I have CHF and need help finding a drug that I can tolerate. I was on Lisinopril for 2 years. During this time, I had angina, shortness of breath and general malaise every day. The symptoms were contributed to the CHF. I was scheduled for a visit to see if asthma was causing the shortness of breath. Dr weaned me off of several drugs inclucing the Lisinopril. Gradually, my breathing returned to normal, angina was gone and I felt much better. By the time I went for my asthma test, my breathing was completely normal. But, I had a ECHO and my EF dropped from 30 to 26 in just a few months without the lisinopril. Dr has tried to slowly get me back on Lisinopril at a very low dose, but the symptoms immediately come back. I have tried 3 different "prils" and they all have the same affect on me. So, Dr tried me on Diovan, 1/2 pill a day (20 mgs)
and I have the same three symptoms plus severe dizziness. I am almost confined to home where I can grab a chair asap. Are there any options left that might work? Why do these drugs all cause symptoms? What is a common thing that they all have and how does it work? I have so many unanswered questions about these two groups of drugs and why I cannot tolerate them.
I've been diagnosed with CHF and have been on Coreg, diltiaziem, and lasix since 2006. Recently I started kidney dialysis and had problems with inflamation (inflammation) in my peridcardium, so the cardiologist prescribed 5 mg. Enapril, as I refused Linsinopril for reasons such as, it caused my husband to collaspe, as well as a good friend of ours, and left a lasting effect of low BP.
Now, when I take Enapril, Coreg, and Lasix, my BP is running around 54/34 immediately following dialysis, and needless to say I'm dangerously dizzy, and weak.
Several days ago I discussed the problem with my kidney doctor and he gave me the lattitude to change my BP meds within the drugs I already had on hand. What I have found is, I get along well without the Enapril, and have great pressures with the Coreg and diltiaziem, along with a moderate dose of lasix. I don't know whether the same combination would work for someone else, but a different combination of what has worked in the past, might.
In any event, I know very few people who do well with the "prils", and the ones who have taken it and had a bad experience, usually go on to have problems after it is discontinued.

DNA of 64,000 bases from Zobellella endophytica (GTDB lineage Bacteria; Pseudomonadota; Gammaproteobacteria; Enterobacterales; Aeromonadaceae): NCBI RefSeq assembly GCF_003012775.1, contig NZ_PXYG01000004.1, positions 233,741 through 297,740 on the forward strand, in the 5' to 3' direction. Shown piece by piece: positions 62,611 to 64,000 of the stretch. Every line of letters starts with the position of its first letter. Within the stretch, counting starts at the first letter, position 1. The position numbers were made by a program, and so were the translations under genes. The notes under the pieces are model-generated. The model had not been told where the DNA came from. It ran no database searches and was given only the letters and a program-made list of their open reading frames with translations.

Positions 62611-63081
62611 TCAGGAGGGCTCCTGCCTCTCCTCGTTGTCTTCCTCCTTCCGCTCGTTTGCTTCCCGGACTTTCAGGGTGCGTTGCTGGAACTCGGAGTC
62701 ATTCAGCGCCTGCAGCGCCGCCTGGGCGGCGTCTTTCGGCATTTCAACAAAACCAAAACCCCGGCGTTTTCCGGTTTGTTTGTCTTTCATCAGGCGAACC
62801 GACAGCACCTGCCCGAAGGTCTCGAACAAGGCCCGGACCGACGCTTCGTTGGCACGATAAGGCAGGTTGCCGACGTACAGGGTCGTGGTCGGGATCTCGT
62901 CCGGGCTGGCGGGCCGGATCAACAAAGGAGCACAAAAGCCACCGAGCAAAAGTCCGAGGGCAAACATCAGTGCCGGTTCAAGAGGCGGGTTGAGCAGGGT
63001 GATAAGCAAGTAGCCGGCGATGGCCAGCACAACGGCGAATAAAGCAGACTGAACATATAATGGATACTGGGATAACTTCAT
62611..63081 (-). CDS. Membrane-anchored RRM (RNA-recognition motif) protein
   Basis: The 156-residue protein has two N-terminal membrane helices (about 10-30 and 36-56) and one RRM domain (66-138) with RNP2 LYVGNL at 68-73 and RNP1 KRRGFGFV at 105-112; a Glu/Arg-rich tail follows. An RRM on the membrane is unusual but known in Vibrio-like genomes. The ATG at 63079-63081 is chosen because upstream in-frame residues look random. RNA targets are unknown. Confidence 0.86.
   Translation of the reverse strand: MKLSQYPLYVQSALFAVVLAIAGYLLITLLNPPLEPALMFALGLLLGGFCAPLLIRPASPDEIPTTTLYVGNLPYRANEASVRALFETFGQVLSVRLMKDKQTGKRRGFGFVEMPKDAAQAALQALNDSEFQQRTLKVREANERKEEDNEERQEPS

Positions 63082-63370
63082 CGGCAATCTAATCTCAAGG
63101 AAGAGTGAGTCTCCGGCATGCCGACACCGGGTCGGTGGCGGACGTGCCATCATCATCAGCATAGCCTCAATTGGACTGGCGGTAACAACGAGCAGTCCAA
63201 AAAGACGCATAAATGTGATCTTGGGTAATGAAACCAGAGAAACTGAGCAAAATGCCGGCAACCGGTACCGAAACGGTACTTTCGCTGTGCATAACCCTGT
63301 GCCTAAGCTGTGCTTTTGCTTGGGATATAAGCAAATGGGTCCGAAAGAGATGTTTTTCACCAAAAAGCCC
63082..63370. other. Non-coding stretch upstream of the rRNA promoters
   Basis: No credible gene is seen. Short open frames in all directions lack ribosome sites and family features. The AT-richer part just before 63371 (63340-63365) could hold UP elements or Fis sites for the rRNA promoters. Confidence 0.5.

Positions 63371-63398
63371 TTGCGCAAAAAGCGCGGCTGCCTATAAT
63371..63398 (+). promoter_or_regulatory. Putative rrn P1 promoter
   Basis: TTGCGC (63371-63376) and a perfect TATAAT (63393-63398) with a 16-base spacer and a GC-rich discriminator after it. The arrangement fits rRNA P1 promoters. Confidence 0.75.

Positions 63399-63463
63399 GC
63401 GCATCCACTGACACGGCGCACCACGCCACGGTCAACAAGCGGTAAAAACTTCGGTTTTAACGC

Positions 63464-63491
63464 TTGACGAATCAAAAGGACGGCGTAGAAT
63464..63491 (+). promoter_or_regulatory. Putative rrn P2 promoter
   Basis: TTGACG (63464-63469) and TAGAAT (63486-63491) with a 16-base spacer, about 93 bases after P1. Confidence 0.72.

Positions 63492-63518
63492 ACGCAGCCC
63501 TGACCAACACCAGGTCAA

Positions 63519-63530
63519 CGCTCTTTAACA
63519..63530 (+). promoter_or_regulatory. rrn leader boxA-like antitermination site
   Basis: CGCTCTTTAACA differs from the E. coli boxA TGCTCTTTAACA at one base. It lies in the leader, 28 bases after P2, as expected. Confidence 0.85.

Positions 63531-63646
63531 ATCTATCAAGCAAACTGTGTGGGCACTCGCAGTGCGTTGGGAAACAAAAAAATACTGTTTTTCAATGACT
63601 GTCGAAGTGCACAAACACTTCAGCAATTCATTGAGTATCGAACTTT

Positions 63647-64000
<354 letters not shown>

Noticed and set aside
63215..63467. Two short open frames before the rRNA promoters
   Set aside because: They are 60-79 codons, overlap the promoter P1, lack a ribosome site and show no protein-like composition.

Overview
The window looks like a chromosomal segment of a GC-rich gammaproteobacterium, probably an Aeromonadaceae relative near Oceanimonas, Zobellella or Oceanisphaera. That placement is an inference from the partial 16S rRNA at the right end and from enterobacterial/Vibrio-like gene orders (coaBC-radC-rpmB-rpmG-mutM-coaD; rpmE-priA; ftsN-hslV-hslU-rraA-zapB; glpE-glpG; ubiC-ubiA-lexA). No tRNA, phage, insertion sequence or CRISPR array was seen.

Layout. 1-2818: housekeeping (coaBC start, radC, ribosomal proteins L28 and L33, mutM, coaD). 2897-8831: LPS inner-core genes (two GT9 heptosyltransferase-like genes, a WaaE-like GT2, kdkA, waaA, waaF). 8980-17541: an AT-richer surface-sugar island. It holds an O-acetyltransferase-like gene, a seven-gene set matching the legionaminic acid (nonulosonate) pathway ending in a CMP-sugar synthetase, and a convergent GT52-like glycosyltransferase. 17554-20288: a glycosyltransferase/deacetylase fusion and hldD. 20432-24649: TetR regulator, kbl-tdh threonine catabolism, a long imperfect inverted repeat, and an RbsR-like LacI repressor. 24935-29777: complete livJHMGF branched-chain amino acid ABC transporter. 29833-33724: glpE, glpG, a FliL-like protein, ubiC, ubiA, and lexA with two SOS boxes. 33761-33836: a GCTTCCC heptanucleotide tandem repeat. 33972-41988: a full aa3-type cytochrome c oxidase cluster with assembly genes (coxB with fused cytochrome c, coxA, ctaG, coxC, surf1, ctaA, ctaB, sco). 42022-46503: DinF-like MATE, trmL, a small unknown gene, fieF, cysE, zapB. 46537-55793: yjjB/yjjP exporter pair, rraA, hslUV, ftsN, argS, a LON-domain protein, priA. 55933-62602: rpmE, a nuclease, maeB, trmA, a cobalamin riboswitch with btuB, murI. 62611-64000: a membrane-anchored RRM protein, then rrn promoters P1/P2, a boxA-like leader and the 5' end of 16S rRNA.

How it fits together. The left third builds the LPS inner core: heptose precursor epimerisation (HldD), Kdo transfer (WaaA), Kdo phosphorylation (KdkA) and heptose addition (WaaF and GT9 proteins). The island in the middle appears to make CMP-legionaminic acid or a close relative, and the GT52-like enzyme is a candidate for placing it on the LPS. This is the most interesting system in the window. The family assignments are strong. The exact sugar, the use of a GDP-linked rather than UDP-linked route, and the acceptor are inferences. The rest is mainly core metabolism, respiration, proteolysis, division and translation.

My husband quit the linsinopril and went to Atenolol, and he does real well with normal BPs, although he now has an irregular heartbeat(we believe caused by the lisinopril). Our friend who had the bad experience takes nothing for BP, and hasn't for approximately 5 years, yet when he tries to do any kind of work, his BP drops to the low 50's over 30's, and he believes the linsinopril is to blame.
I think the "prils" should be taken off of the market and the company that produces it ought to be sued with a huge class action suit. I've seen too many people be negatively affected by the "prils", and they need to be removed from the market. I do not understand why they are still prescribed, taking their track records into account.
The Content on this Site is presented in a summary fashion, and is intended to be used for educational and entertainment purposes only. It is not intended to be and should not be interpreted as medical advice or a diagnosis of any health or fitness problem, condition or disease; or a recommendation for a specific test, doctor, care provider, procedure, treatment plan, product, or course of action. Med Help International, Inc. is not a medical or healthcare provider and your use of this Site does not create a doctor / patient relationship. We disclaim all responsibility for the professional qualifications and licensing of, and services provided by, any physician or other health providers posting on or otherwise referred to on this Site and/or any Third Party Site. Never disregard the medical advice of your physician or health professional, or delay in seeking such advice, because of something you read on this Site. We offer this Site AS IS and without any warranties. By using this Site you agree to the following Terms and Conditions. If you think you may have a medical emergency, call your physician or 911 immediately.